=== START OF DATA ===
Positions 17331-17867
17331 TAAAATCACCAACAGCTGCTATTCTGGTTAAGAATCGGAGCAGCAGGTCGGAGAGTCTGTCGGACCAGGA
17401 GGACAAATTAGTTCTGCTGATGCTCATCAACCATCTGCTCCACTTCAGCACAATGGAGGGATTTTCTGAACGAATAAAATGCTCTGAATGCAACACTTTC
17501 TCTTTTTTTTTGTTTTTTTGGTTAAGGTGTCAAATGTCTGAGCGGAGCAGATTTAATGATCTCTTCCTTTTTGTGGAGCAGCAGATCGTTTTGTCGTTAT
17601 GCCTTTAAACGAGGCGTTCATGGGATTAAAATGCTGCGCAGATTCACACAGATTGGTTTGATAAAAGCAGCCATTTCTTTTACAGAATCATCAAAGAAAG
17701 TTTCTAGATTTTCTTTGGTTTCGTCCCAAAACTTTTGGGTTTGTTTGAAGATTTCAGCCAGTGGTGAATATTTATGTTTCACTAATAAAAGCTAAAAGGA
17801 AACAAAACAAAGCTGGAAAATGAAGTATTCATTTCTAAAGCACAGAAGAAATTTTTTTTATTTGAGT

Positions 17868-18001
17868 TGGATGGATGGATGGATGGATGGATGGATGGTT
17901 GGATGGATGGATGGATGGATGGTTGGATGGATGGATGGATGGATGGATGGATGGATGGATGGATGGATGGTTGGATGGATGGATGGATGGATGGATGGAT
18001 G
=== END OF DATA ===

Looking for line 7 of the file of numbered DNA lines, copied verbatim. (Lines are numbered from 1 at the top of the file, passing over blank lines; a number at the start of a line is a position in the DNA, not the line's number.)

17801 AACAAAACAAAGCTGGAAAATGAAGTATTCATTTCTAAAGCACAGAAGAAATTTTTTTTATTTGAGT